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A liquor store in Edmonton is testing out a new security program to combat a string of thefts over the past 18 months. Under the proposed new security system, customers will have to scan their ID before they can enter the premises according to a recent article in CBC.
Alcanna, Canada’s biggest private retailer of alcohol is launching a pilot project in partnership with Edmonton police. The project will be tested at Ace Liquor, located at 11708 34th St. in northeast Edmonton. Alcanna stated the intent of the project is to deal with “the epidemic of liquor store robberies that has plagued the city,” a problem that has escalated rapidly in the past year and a half.
“In 2019, EPS officers responded to almost 9,600 calls of theft of liquor — about 26 calls per day across the city,” Const. Robin Wilson said in the release. An increase of 200 percent since 2018.
“It’s not just people taking advantage of something that is easy, it’s somebody preying on people as well,” he said.
Dale McFee, Chief of Edmonton police told CBC News that investigators often find that some of the thefts are gang-related and that it presents a huge problem for the city.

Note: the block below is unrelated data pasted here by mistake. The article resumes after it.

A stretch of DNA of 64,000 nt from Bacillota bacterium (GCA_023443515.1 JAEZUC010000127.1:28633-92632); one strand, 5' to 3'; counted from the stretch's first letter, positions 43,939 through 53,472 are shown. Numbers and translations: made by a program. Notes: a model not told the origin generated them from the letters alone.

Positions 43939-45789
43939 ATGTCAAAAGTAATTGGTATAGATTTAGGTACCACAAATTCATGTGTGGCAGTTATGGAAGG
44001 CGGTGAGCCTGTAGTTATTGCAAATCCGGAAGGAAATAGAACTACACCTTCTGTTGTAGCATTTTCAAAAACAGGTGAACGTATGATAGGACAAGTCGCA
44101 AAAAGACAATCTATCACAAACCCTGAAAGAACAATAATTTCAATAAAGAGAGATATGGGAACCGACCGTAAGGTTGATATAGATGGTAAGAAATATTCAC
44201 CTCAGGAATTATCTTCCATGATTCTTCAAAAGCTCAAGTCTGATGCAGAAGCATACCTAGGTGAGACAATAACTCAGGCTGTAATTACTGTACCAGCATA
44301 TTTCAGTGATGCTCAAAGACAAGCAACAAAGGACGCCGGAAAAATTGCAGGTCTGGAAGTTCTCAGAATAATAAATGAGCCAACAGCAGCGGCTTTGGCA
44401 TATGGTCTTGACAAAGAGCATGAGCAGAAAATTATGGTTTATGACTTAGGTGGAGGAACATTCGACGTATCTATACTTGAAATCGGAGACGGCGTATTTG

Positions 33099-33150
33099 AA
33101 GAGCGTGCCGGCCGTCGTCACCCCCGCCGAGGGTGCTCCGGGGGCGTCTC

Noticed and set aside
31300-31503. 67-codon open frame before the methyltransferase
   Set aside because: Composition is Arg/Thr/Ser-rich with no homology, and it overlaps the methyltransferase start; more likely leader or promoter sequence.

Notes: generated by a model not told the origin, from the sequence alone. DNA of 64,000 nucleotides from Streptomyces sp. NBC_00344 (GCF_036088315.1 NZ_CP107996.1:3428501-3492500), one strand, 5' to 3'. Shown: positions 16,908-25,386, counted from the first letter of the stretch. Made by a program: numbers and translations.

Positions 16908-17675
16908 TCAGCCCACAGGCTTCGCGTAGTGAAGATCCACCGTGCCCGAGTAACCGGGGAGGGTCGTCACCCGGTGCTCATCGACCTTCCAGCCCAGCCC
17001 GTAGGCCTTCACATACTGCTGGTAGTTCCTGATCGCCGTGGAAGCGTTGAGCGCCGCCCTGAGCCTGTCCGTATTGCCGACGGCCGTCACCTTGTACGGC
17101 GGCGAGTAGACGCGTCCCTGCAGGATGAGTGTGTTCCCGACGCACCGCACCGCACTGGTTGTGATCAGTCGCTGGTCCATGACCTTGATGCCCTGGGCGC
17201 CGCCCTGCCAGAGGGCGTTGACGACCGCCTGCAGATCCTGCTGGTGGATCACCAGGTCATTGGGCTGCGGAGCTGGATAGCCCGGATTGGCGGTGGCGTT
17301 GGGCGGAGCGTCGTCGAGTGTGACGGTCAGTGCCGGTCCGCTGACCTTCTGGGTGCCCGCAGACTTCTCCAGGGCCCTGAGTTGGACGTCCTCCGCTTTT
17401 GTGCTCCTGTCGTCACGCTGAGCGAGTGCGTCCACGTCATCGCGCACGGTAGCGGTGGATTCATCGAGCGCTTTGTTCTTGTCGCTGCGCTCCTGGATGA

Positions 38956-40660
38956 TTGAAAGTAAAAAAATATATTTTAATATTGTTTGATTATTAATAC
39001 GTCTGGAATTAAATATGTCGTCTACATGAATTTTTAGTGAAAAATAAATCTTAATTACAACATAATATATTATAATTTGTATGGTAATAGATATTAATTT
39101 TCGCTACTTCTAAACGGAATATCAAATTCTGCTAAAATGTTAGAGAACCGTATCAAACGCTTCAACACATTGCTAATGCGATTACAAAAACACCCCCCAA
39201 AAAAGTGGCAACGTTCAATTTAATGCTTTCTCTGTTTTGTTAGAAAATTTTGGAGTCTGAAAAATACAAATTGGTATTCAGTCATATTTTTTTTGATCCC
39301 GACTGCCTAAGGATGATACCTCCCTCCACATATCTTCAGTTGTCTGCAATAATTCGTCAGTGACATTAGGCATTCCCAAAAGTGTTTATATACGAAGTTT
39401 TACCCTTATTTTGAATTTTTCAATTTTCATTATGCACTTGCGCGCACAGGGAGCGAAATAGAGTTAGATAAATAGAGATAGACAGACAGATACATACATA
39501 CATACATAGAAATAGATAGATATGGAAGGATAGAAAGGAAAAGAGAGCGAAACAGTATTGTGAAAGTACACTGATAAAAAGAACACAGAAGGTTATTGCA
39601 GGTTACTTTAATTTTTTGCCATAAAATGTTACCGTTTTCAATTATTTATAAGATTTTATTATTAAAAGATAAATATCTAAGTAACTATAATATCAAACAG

“Ultimately, the way we are right now and the amount of officer time and different things that are going on in this space, it’s not working. So it’s time to try a few things.”
The new scan system requires patrons to scan their identification before the door will unlock and allow entry into the store. This practice has already been used by bars and nightclubs in Edmonton for years.
The Alcanna pilot project has been positively received by many including Const. Wilson who commended the company for “taking proactive steps to increase the safety of both their employees and the general public,”
Joe Cook is the vice-president of Alcanna which in addition to Ace Liquor, also owns the Liquor Depot, Wine and Beyond and Nova Cannabis brands. “Just as was done with pre-pay and pay at the pump for gas stations, we are hoping Patronscan creates a safer shopping experience,” said Cook in a news release. “This is not shoplifting,” he said. “It is robbery with real or threatened violence.”
Edmontonians won’t have to worry about their privacy rights as the customer ID information will not be kept in the devices but stored in Patronscan’s data centre with restricted access, according to a press release from Alcanna.